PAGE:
Also, I hate traveling that far, as it kills so much time. I did, however, finish reading Nicholson Baker's The Fermata (which is a bizarre, EXTREMELY sexually-charged, but clever book), and wrote down about six pages of notes on a new book I want to start later this year.
On the last day, I booked a later flight out, hoping I would have time to go see the Tim Burton exhibit at MOMA. I was able to spend about 50 minutes there (after wandering around for fifteen minutes to get five blocks from my internal nav is comically bad--like, Three Stooges movie bad. If I ever give you directions, do the opposite), which was just enough time to see pretty much everything but the movies and video shorts.I wish I had my own pictures to show you (MOMA didn't allow cameras, and my phone doesn't have one for sneaky-pix), but I've included some from the web.

It started out with some of his early sketches in school, some for contests and homework (complete with teachers notes). It was, as you can imagine, typical work from a schoolkid. Interesting, but not oh-my-god-this-kid-is-a-genius work. It did begin to show his early interest in creepy images, malformed creatures and, interestingly, a strong emulation of Mad Magazine's Don Martin.

As it progressed, his work became more refined--monsters became more layered and fully-formed, and some of his signature design features started to appear (stitches, stripes, sharp angles, sullen eyes), and his angst started to flow more into the pictures. Honestly, that was about as far as I expected to see his drawings and paintings go--I had seen some of his work on his website many years ago and it was more interesting from a story and character standpoint than as what I would have considered "good artwork". See Stain Boy, Oyster Boy.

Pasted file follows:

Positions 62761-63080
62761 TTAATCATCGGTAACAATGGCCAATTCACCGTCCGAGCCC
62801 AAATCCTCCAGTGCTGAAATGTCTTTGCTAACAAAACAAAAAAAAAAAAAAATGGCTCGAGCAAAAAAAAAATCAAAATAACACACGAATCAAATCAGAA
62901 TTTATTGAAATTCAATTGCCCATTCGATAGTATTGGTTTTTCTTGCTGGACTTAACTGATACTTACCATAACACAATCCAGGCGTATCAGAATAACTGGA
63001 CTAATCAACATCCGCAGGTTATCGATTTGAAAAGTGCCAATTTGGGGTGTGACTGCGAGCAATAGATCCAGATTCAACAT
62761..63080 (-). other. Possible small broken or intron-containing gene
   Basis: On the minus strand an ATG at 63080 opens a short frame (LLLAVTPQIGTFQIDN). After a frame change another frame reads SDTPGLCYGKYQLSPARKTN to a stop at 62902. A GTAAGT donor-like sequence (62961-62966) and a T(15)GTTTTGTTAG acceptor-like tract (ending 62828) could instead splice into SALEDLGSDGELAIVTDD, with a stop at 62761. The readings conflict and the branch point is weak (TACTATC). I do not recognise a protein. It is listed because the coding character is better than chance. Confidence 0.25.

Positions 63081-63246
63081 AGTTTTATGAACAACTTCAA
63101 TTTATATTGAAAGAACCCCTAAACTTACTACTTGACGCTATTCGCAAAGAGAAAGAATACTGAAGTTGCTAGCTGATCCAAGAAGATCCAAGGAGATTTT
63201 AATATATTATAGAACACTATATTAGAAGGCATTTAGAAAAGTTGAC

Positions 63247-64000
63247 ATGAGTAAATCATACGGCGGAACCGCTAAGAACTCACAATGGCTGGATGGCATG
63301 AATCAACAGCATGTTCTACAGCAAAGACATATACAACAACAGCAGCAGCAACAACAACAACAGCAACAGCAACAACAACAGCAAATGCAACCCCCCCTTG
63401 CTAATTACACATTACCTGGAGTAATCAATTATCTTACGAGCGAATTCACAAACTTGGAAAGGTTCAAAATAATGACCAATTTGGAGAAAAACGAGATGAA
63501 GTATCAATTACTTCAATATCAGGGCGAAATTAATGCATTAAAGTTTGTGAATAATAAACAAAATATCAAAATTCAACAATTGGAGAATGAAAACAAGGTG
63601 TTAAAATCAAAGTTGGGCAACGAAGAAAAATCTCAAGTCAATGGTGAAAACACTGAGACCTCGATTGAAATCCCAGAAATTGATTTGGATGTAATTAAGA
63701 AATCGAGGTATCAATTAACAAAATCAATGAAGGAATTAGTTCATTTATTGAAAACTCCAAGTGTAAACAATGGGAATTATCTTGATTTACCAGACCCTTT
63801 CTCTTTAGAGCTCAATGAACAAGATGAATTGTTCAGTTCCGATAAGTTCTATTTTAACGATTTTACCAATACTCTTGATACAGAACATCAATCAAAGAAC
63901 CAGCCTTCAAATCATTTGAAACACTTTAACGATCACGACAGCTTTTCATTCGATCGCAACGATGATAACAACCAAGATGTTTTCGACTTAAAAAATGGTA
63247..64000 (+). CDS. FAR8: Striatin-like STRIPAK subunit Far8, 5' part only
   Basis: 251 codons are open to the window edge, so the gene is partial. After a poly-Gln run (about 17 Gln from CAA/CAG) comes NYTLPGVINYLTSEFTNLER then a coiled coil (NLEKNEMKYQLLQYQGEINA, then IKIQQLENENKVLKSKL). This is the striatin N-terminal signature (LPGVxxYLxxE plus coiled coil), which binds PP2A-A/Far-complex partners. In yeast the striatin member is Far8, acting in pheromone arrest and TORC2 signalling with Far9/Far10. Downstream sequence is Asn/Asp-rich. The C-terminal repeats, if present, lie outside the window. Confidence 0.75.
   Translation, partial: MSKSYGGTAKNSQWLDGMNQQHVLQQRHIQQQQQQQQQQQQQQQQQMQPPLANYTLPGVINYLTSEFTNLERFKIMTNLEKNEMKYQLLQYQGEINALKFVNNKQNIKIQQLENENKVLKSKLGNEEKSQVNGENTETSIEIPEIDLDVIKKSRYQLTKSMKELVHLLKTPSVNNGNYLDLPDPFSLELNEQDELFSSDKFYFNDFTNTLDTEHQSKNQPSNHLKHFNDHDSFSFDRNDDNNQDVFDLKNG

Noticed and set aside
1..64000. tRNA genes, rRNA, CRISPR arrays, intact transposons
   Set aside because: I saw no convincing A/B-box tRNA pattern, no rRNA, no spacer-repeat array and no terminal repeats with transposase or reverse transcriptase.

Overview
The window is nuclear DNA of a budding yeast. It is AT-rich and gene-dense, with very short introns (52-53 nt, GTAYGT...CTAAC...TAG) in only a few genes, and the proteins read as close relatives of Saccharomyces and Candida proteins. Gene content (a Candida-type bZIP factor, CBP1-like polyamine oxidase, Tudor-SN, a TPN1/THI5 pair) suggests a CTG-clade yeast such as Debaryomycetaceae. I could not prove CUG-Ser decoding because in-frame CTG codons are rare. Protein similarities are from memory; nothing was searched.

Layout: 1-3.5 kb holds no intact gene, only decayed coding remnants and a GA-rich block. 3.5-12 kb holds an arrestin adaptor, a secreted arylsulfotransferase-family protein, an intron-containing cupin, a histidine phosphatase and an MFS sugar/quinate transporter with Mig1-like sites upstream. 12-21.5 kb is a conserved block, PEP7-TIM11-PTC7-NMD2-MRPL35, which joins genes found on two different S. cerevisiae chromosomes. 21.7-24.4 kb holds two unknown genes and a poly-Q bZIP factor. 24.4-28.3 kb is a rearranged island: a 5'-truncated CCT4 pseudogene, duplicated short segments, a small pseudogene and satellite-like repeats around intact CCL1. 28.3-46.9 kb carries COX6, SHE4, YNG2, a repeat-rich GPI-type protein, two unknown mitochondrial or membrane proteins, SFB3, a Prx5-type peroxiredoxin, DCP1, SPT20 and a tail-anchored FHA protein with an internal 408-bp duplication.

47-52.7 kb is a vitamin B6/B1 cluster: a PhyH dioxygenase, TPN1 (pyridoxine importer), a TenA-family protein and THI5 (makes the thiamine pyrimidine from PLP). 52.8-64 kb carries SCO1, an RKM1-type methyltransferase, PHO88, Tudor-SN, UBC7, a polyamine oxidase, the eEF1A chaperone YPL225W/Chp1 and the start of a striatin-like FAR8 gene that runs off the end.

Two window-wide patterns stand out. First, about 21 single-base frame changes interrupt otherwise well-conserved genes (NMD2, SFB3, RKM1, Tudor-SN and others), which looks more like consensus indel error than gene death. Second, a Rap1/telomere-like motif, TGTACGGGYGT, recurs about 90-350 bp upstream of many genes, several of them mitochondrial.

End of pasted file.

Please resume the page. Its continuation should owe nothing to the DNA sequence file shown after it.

I was very surprised and very happy to see some of his more refined work--some, I think, made before and during his early movies, some after, some very recent. There is some really amazing stuff there. His teenage feelings of seclusion in suburbia take full, grotesque shape in images of spider-legged monsters wearing human torsos with party hats; big, fat Momma-Monsters sporting dozens of limbs with mutated children dangling off of the ends like little traps; houses and rooms bent and twisted and cracked like scenes from a nightmare. Scattered throughout the exhibit were large statues--some by Burton himself, some designed by others based on his sketches--which were the physical realization of some of his drawings. Those were really wicked--an six-foot tall robot stretched out floor-to-ceiling, a gigantic, twisted, Beeltejuice-style carousel playing bizarre, slowed down Danny Elfman-inspired music. Really cool stuff. The entrance itself was the maw of a snaggle-toothed, branch-hair monster.

Scattered between the artwork were LCD screens looping many of his short movies, like Frankenweenie, Vincent, Stainboy, and a bunch of others that I'd never heard of--some looked like footage from college or playing around with prop and stop/go effects in the backyard with a Super 8. They screened pretty much his entire full-length motion picture catalog throughout the week in the museum theater.

At the end of the ride was the coup de grace for fans of Burton's movies: his conceptual sketches of characters like Edward Scissorhands and Sweeney Todd and Jack Skellington and Large Marge, notes made while writing the screenplays, and a lot of props. Some that stood out were the inflatable arms from Beetlejuice (that rolled out from Keaton's body and had giant hammers on the end), actual motion capture models used in filming of Nightmare Before Christmas (including Jack, Oogie, and Sally), pretty much the entire cast of Corpse Bride, a full suit from Edward Scissorhands, the argyle sweater from Ed Wood, Catwoman's suit, the Headless Horseman's cape, and a lot more.

What I found most amazing about the exhibit was how clearly it showed that the weird stuff you see in his movies like Beetlejuice and Nightmare Before Christmas are really accurate, minimally translated iterations of what comes out of his head. The crooked doorways and gloomy ambiance of the offices in the Neitherworld from Beetlejuice are almost exactly taken from his early sketches, as are the hanging trees in Planet of the Apes and the rolling ducks from Batman.

Really amazing stuff. I was just randomly lucky to be able to see it--but, if you have the chance, don't miss it. I think it runs through April. Go early, though. I got right in at 10:30 when they opened, but when I left an hour later there was a long line to get in.